The nurse herself represents the public healthofficials. Though she is not implementing a mandatory vaccinationprogram, her stated goal is to inoculate 100% of thepopulation. As mentioned above, she has the assistance oflocal law enforcement and she is quite persistent. Rafe Hollister,the stubborn farmer, represents those within the community whooppose or resist mandatory vaccination programs. His reasonsinitially rest on a general reluctance to stray from naturalmedicine. In this way he represents the contingent of society thatscientists and medical researchers will always find difficult toconvince of any developments in the medical field. In many ways, heis comparable to the plaintiff in . Andy and Barneycan be seen as the arms of the state that are entrusted withcarrying out the general vaccination plan. Their varying styles canbe seen as varying state requirements and enforcement options forvaccination.
So, we would take a random group of 6000 children, half would be injected with saline, half with the flu vaccine. We wait for 12 months after the flu season. But wait, we’re intentionally exposing kids to flu who could have been vaccinated. Not Institutional Review Board would approve that.
As stated above, the FDA’s role in protectingthe safety and effectiveness of vaccines does not end at thelicensing stage. Before any vaccines from a particular lot canbe released, the manufacturer must typically submit samples forpotency, safety, and purity testing. Periodic facility inspections also continuefor the duration of the license. Furthermore, formal post-market studies maybe conducted in order to identify problems that would not show upin pre-market clinical testing. These tests are referred to as Phase 4 testsand are not mandatory, but can help identify problems that may onlyoccur very infrequently. Post-marketing surveillance programs areimportant because manufacturers are “never going to be ableto do studies big enough to detect risks that might happen at alevel of one in 100,000 or one in 1 million.”
Once the clinical trials are completed, the FDA canexamine the results of the tests to determine whether the vaccineis safe and effective enough to be placed on the market. At any point in the process, the FDA may haltongoing studies if safety concerns require such action. The FDA also reviews the data from thestudies and inspects the manufacturing facility. At this point the vaccine may belicensed.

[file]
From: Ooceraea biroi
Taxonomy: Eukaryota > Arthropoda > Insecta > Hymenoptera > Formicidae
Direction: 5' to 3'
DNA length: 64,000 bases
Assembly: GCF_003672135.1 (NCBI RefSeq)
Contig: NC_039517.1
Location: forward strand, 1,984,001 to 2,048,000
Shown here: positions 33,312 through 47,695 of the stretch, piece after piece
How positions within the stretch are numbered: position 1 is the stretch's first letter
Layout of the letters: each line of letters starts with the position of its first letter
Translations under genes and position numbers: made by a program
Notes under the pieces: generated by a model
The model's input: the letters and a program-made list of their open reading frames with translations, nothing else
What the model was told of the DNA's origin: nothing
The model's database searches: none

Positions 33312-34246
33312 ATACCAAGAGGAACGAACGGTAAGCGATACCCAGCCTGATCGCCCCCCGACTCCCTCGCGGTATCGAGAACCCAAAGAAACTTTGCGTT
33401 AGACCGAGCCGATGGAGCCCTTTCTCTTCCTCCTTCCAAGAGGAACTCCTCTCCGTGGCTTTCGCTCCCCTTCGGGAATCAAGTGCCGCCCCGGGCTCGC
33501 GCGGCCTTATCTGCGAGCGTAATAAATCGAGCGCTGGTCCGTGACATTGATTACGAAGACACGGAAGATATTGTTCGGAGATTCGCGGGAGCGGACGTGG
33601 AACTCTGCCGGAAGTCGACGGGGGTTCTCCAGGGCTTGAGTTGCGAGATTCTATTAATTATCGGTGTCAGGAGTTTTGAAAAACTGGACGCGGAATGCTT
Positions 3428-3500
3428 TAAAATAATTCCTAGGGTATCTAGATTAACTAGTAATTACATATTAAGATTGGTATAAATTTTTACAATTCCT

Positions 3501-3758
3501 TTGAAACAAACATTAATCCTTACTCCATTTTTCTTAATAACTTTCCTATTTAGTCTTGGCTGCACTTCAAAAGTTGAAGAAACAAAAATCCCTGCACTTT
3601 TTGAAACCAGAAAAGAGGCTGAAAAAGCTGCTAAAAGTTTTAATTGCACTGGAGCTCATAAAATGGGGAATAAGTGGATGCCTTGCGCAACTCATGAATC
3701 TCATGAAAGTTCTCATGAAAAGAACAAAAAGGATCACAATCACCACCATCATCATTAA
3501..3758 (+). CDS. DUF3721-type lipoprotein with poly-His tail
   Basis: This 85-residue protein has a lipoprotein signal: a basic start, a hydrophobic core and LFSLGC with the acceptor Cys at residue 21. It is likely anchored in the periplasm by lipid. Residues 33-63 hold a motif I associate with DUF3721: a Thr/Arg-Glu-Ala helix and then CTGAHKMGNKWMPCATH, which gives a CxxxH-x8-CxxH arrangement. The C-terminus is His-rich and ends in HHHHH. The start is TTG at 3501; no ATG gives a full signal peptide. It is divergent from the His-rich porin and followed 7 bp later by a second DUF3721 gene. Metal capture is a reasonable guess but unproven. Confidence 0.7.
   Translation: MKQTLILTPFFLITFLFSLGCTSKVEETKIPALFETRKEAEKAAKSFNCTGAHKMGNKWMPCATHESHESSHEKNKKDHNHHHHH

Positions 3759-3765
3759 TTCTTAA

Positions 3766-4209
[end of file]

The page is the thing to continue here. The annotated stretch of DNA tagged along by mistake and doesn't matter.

With the WHO’s official determination that an influenza pandemic is under way, the Department of Health and Human Services reports that influenza is confirmed to be spreading in the United States and that several deaths have occurred; further, with large-scale public vaccination programs remaining weeks away, public health officials are strongly recommending the immediate implementation of some restrictive measures to help slow the spread of the infection. Soon many localities have closed community centers and schools and canceled all large public gatherings and events.
Moreover, states have not been completely left toimplement the recommended immunization schedule. Though school requirements are still a statematter, national public health officials are typically able toenact their recommendations through federally funded immunizationplans. These plans require states to implement andenforce federally recommended immunization requirements before thestates can receive federal funds. The current recommended vaccination scheduleappears below.
Below is a series of questions to each about each of the three (3) scenarios, and well as a final set related to ethical issues during pandemics. Each requires some thoughtful reading and responding.
Scenario 1: First Set of Questions
1. What are your initial thoughts and feelings about this scenario?